We also took a closer look at an understudied, but perhaps the most important, group of voters: independents. To do this, we examined whether providing the party labels of judicial candidates helped our subjects, including those who identify themselves as independents, select the candidate who matched their own position on a controversial issue — same sex adoption — that one of our judicial candidates had voiced an opinion. Our empirical analysis showed that providing party labels not only helped our subjects select their fellow partisans, but also helped them choose the candidate who matched their policy preferences on this issue. What was most remarkable about this finding is that some of the strongest effects were among independent voters. As an ideologically heterogeneous group, independent voters are particularly challenging to study and predict. Here, we were able to demonstrate that party labels actually helped independents make choices that matched their own policy preferences, a unique finding in the judicial voting literature.
Overall, our research provided further data and evidence that party labels help individuals make informed choices even for little known lower court judges. An additional and more novel finding showed that party labels helped independents make more informed choices, especially when they have particular opinions on controversial policy positions that may transcend partisanship. In other words, party labels help independents align their own preferences on policy issues with the best candidate. These findings are important to policymakers and voters alike due to the fact that states are constantly reforming their judicial selection methods with significant time devoted to determining whether partisan or nonpartisan elections are better for selecting judges.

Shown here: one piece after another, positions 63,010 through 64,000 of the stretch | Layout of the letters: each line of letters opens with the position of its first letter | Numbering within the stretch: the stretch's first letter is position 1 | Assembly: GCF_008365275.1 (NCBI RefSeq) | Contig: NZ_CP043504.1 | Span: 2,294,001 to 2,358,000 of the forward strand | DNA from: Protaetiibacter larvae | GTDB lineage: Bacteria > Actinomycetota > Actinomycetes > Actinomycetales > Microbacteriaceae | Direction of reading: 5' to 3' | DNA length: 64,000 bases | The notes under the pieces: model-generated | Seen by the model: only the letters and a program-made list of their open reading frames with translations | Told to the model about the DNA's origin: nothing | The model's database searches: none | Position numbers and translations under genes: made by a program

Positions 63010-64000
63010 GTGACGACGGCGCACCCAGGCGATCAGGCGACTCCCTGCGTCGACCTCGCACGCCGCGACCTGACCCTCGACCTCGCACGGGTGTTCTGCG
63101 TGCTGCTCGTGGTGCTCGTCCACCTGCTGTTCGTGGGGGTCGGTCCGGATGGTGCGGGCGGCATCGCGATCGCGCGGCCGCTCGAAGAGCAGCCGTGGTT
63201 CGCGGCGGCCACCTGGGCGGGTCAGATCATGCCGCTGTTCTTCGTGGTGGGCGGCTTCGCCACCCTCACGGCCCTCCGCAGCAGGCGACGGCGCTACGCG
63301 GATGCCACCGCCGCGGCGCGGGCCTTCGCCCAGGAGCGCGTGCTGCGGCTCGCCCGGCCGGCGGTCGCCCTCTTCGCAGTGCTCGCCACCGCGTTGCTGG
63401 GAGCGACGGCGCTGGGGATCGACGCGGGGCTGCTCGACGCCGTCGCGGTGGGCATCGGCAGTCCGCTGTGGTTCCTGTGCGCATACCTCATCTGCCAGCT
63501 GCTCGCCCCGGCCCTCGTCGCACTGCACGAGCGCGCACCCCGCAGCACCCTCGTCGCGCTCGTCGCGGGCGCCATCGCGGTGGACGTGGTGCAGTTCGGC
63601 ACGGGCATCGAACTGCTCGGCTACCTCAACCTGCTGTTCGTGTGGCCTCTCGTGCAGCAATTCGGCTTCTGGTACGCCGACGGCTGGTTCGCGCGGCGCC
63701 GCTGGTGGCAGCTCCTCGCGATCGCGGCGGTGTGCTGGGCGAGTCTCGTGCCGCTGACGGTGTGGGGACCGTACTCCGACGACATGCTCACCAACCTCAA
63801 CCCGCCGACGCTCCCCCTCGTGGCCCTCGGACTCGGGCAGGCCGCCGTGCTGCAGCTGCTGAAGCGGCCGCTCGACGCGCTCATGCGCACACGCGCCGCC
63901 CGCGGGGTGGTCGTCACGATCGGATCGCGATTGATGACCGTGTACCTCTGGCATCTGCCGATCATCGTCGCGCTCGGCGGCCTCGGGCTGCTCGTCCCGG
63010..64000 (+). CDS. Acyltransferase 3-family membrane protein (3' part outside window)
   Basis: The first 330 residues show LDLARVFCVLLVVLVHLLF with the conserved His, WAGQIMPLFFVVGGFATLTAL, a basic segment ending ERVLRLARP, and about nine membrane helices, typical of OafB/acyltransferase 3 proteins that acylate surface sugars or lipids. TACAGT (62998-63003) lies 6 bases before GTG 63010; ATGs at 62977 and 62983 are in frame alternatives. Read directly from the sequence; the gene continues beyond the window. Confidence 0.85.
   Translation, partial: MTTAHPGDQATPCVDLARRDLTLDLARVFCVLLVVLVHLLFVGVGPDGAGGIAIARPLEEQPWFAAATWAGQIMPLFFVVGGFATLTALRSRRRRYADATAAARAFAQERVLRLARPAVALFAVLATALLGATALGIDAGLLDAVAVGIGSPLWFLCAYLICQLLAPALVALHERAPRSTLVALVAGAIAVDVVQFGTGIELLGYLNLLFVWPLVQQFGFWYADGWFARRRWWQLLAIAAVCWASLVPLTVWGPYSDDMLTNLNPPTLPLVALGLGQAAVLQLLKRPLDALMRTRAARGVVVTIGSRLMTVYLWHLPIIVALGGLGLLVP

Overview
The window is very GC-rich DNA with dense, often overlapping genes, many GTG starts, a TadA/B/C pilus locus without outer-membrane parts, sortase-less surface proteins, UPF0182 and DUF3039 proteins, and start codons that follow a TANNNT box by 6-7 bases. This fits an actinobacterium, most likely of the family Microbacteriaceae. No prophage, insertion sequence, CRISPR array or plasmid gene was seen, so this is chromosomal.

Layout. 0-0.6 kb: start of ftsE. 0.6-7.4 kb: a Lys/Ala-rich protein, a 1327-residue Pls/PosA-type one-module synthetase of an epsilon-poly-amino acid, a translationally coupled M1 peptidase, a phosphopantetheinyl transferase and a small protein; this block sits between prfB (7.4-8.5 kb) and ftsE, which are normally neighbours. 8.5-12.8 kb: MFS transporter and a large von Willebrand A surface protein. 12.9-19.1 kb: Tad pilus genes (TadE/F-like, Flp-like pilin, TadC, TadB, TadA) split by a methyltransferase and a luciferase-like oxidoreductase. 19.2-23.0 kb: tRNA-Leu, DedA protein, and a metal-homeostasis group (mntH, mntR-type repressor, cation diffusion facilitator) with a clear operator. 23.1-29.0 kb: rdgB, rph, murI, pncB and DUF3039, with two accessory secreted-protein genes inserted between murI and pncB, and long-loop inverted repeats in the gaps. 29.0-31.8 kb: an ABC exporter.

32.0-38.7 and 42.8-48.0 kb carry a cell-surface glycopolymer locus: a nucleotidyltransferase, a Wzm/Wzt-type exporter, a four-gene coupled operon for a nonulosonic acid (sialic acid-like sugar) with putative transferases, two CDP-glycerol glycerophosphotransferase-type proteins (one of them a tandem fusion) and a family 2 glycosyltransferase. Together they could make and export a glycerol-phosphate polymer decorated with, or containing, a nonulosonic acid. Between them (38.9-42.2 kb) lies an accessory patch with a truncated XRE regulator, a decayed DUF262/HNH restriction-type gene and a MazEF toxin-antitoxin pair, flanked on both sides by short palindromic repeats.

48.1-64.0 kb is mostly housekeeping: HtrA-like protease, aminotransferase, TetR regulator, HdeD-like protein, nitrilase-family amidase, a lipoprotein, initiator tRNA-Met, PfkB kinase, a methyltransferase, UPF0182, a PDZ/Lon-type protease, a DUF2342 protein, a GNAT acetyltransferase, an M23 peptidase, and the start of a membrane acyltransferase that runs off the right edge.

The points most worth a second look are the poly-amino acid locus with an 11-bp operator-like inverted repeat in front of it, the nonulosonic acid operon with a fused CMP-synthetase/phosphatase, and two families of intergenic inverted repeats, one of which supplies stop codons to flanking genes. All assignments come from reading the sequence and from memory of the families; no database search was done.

While our research findings are significant to the discussion of judicial selection methods, we don’t consider the matter closed. From what we have found, however, our recommendation to policymakers is to help alleviate the costs that elections place on busy voters by affixing party labels to judicial candidates.
This article is based on the paper ‘Party Labels and Vote Choice in Judicial Elections’, in American Politics Research.
Note: This article gives the views of the author, and not the position of USApp– American Politics and Policy, nor of the London School of Economics.
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Craig M. Burnett – University of North Carolina Wilmington
Craig M. Burnett is an assistant professor of political science at the University of North Carolina Wilmington. He holds a Ph.D. from the University of California, San Diego. His research examines low-information elections from a behavioral and institutional viewpoint. Specifically, his work focuses on direct democracy, urban institutions, and judicial elections.
Lydia Tiede – University of Houston
Lydia Tiede is an associate professor of political science at the University of Houston. She received her Ph.D. from the University of California, San Diego. Her research focuses on judicial politics and public law. She is especially interested in analyzing the effects of legal and judicial reforms on judicial decision-making. She analyzes the work of a wide variety of courts in developed and developing nations.